- Invite employees to arrange events that raise the profile of cancer or raise money. CANSA offers an online platform for volunteers and corporate South Africa to take part as online ‘Champions’ by raising funds for specific projects or health programmes.
- Use your website, Twitter and Facebook presence to highlight the Day and link to the World Cancer Day feeds. Follow Twitter: @CANSA and join CANSA on Facebook: CANSA The Cancer Association of South Africa to receive regular tweets and posts about World Cancer Day
- Invite local cancer leaders to talk to your employees and/or your leadership teams on what issues they face in addressing cancer in your country
- Encourage a cancer survivor within your workplace to talk to your employees about their survivorship
- Share cancer information across your business on the Day
- Put links on your website which direct employees to our CANSA site – www.cansa.org.za
- CANSA assists companies in building supportive environments by partnering with you on wellness days where we deliver presentations and hold workshops on cancer-related topics, as well as conduct screenings and tests
- Take part in CANSA’s annual Shavathon by hosting a corporate event 24 to 28 February or at your nearest shopping centre on 1 March
- Take part in CANSA’s Relay For Life Corporate event happening 20 September
What if one of your employees is diagnosed with cancer?
What employers can do
- Find out all you can about cancer and its prevalence and create awareness of the disease among your staff. You need to understand that the chances are good that there will be people in your organisation who have been or will be diagnosed with cancer or who have been affected by cancer. Take note of the effect that diagnosis will have on the survivor and their colleagues.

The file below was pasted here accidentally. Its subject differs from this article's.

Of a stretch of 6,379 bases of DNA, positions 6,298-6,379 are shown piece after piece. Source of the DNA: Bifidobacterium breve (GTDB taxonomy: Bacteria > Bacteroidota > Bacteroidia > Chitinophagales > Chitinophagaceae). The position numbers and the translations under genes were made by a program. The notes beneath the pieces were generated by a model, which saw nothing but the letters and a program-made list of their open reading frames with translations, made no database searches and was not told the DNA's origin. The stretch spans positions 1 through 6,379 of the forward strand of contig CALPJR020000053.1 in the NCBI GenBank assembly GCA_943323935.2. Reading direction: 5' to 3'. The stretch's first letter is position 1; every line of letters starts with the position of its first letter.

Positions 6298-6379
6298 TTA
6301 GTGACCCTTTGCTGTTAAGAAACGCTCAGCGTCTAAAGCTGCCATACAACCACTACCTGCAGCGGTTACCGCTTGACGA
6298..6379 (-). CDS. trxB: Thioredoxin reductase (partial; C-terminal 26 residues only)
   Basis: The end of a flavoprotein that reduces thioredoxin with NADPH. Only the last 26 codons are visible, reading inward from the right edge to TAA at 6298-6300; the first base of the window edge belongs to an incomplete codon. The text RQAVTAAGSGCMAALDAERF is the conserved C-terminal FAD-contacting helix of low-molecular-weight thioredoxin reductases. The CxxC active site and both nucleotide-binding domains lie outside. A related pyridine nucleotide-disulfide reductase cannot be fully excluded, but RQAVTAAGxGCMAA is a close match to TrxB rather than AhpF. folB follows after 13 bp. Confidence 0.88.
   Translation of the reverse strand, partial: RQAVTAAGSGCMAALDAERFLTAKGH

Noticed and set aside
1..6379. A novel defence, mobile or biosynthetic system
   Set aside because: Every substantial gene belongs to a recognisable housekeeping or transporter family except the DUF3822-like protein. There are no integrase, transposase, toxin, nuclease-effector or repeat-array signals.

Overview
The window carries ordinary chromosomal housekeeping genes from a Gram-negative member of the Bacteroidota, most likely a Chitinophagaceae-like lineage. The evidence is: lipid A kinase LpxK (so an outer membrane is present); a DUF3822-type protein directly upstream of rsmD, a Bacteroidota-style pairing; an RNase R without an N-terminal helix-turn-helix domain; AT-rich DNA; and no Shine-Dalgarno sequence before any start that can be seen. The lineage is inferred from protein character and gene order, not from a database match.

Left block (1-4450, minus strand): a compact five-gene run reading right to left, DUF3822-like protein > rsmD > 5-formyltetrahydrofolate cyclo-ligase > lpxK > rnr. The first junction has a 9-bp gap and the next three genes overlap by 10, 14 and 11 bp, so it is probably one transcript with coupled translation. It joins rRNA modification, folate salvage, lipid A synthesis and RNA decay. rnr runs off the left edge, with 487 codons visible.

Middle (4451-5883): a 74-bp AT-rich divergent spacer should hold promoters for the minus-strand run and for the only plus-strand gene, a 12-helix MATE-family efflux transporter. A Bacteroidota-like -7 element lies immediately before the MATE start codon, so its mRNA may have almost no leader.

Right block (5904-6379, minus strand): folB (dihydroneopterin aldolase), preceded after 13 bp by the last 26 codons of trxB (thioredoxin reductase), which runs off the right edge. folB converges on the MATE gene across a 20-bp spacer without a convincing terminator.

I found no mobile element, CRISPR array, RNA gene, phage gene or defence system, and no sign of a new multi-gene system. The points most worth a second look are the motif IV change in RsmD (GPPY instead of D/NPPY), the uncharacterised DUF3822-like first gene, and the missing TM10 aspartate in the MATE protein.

- If or when your employees are diagnosed, take time to discuss how you can help them with their expected cancer journey – inclusive of treatment to follow, possible side effects, sick leave, affordability of treatment, their ability and need to continue working during and after treatment and their support systems at work and home.
- Be sensible, don’t overact. Be empathetic. Know that cancer is not contagious and if at all possible, employees should be encouraged to carry on working.
- A return to work is an important step in restoring stability, social contact and income. For both patients and their caregivers, receiving support in the workplace can be of great benefit. A supportive approach from employers can reduce anxiety and provide the skills and confidence to deal with cancer at work.
What employees need to do
- You need to talk to your employer as soon as possible after your diagnosis. They need the following info – diagnosis, nature of your treatment and possible effects it will have on you, to enable them to assess how it will affect your work capabilities in your working environment.
- Go in with solutions. Suggest ways in which you will be able to continue to cope with your work and what your employer can do to help you to continue to be productive.
- Be confident and assertive. While you are undergoing treatment and feel tired and weak, you may want to give up and resign or would even accept unfair treatment from your employer. Know your rights according to the companies’ dreaded diseases protocol and if not in place, help them to develop one. If you do perceive that there is a process of discrimination against you, be brave enough to confront the situation.
- Surround yourself with support. Not just your loved ones, family and friends, but include your colleagues and mentors that can help you maintain a sense of equilibrium.
- Always act in a responsible manner to yourself and your employer. Don’t abuse the kindness of your employer and colleagues as it may create prejudice for future cancer survivors in your working place.
Read more about cancer myths and facts here or contact CANSA toll-free at 0800 22 66 22. You can also email email@example.com if you have any additional queries or if you require more evidence-based information on these or other topics.